The Effect of Fluid-Controlled Element Mobility During Metamorphism on Whole Rock Isotope Systems, Some Theoretical Aspects and Possible Examples

  • D. Bridgwater
  • M. Rosing
  • L. Schiøtte
  • H. Austrheim
Part of the NATO ASI Series book series (ASIC, volume 281)


The elements Rb, Sr, Sm, Nd, U and Pb are all redistributed during the movement of fluids associated with regional metamorphism. The effect of this redistribution on the isotopic systems commonly used for age determination depends on several factors. Rb, U and Pb are lost on a regional scale during prograde metamorphism to granulite facies assemblages and are regained during retrogression. Sr is redistributed on a cm scale during both prograde and retrograde metamorphism and is mobile on a scale of tens of meters during retrogression associated with shearing. As Rb is markedly more mobile than Sr, Rb/Sr ratios of individual samples can be modified without homogenisation of Sr on outcrop scale. Addition of Rb to a sample suite will displace an original Rb-Sr isochron to the right, giving rise to an anomalously low intercept 87Sr/86Sr ratio. Loss of Rb has the opposite effect. A high amount of Rb movement is required before isochron relationships are totally destroyed. Redistribution of Sm and Nd takes place on outcrop scale in response to the formation of partial melts and new mineral assemblages. This can lead to local resetting of the Sm-Nd whole rock isotopic system at the time of high grade metamorphism. The effect of regional metamorphism on the redistribution of the REE on a larger scale is not well constrained by bulk rock analyses. Addition of LREE is recorded in tonalitic gneisses up to tens of meters from adjacent granite sheets and pegmatites. This results in both changes in bulk REE patterns and in changes in the Nd isotopic signatures depending on the isotopic composition of the Nd introduced. Basic rocks and ironstones with low primary REE contents from the 3.8 Ga Isua supracrustal belt show variable amounts of LREE addition during late Archaean and Proterozoic metamorphism. Estimates of crustal residence times or early Archaean mantle compositions based on initial end values from individual samples of these polymetamorphic rocks must be evaluated using field constraints. U loss during granulite facies metamorphism will arrest the radiogenic evolution of Pb. Straightforward interpretation of the resulting “palaeoisochrons” without allowing for secondary U loss leads to spuriously high ages and µ1 values. U loss during granulite facies metamorphism is commonly accompanied by Pb loss, and in some examples by partial isotopic homogenisation of the remaining Pb. Addition of U to rocks with approximately isotopically homogenous Pb (for example during retrogression from granulite facies) will yield ages close to that of U addition. The effect of Pb addition is more complex as it depends on the isotopic composition of the introduced Pb itself depending on the source of the Pb. Under certain circumstances mixing of Pb from different sources can give rise to Pb-Pb pseudoisochrons.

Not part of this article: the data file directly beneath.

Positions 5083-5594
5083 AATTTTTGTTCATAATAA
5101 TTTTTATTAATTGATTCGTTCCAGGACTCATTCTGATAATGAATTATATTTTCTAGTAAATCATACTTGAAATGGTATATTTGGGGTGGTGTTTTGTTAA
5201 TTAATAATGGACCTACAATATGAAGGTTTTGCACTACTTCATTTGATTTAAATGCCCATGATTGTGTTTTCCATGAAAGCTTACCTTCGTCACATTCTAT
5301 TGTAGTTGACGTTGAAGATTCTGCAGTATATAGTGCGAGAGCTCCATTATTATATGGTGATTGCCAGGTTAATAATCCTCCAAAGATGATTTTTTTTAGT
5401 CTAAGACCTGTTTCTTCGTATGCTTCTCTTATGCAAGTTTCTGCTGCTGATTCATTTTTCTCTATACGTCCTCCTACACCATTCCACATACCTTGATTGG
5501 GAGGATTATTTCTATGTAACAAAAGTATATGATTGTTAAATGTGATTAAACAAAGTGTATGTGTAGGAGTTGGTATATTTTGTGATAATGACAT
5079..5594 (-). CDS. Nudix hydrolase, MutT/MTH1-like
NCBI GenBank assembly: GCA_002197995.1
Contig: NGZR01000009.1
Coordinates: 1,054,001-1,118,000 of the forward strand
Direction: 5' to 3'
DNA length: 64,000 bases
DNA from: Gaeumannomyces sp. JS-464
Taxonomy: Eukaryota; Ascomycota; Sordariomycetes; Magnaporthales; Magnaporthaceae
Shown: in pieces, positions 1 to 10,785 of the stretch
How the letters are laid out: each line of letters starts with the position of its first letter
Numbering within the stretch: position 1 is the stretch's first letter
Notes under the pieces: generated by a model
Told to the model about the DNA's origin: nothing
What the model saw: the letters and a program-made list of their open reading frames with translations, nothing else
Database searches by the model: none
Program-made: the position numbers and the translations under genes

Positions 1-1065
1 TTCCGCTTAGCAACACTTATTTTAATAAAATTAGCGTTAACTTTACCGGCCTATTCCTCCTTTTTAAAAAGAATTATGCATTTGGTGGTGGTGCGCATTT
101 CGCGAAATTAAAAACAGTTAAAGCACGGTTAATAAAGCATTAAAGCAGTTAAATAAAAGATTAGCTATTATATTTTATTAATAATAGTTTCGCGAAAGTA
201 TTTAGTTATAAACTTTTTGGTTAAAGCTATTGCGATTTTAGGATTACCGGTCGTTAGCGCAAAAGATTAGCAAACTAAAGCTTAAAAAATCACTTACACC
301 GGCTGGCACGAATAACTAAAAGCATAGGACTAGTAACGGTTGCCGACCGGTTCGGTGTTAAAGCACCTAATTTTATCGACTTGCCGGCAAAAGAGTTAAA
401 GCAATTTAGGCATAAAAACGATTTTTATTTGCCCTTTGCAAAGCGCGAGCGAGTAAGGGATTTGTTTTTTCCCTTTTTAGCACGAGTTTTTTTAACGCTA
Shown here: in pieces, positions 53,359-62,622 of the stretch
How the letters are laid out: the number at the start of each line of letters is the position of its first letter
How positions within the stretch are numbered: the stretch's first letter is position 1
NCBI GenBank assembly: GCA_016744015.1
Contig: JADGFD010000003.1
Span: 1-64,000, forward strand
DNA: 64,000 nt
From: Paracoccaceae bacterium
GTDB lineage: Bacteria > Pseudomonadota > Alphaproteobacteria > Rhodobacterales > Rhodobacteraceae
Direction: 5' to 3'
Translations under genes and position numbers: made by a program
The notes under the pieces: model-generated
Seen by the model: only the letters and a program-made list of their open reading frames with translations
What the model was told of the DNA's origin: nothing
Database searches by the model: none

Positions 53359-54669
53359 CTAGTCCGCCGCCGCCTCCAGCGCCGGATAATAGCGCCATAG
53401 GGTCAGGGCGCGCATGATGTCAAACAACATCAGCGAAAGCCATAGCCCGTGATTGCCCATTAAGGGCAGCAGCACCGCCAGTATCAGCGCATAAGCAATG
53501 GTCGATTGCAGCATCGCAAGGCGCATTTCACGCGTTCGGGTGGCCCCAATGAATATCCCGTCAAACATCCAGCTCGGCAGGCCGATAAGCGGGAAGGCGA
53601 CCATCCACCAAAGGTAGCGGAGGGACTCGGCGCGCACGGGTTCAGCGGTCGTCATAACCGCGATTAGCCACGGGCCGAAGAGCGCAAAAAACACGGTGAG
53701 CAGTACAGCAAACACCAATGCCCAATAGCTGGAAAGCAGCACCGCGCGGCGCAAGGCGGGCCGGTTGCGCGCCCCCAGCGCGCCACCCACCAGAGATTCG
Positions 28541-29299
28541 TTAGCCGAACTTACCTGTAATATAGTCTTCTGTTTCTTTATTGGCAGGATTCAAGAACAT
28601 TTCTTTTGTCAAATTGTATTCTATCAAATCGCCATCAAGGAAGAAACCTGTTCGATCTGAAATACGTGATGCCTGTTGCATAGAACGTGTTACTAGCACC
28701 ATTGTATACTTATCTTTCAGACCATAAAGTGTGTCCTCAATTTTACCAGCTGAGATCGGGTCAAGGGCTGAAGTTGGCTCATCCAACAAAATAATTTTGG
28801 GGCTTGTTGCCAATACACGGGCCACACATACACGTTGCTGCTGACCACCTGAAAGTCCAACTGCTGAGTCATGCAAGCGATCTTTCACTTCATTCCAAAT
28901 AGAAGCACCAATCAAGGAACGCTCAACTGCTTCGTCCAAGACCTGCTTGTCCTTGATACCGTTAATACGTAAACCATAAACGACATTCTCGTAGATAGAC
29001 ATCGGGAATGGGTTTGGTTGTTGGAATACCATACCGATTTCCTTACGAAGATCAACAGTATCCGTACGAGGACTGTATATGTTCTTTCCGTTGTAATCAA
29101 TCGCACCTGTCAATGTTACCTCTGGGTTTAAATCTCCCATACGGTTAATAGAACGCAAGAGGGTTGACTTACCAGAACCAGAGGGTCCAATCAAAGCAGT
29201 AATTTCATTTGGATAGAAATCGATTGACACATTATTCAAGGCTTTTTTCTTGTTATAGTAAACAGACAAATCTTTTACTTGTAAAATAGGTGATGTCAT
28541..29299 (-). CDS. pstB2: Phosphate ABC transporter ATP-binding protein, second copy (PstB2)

Granulite Facies Deep Crust Supracrustal Rock Tonalitic Gneiss Grey Gneiss 
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Copyright information

© Kluwer Academic Publishers 1989

Authors and Affiliations

  • D. Bridgwater
    • 1
  • M. Rosing
    • 1
  • L. Schiøtte
    • 1
  • H. Austrheim
    • 2
  1. 1.Geological MuseumUniversity of CopenhagenKøbenhavn KDenmark
  2. 2.Mineralogical-Geological MuseumN-OsloNorway

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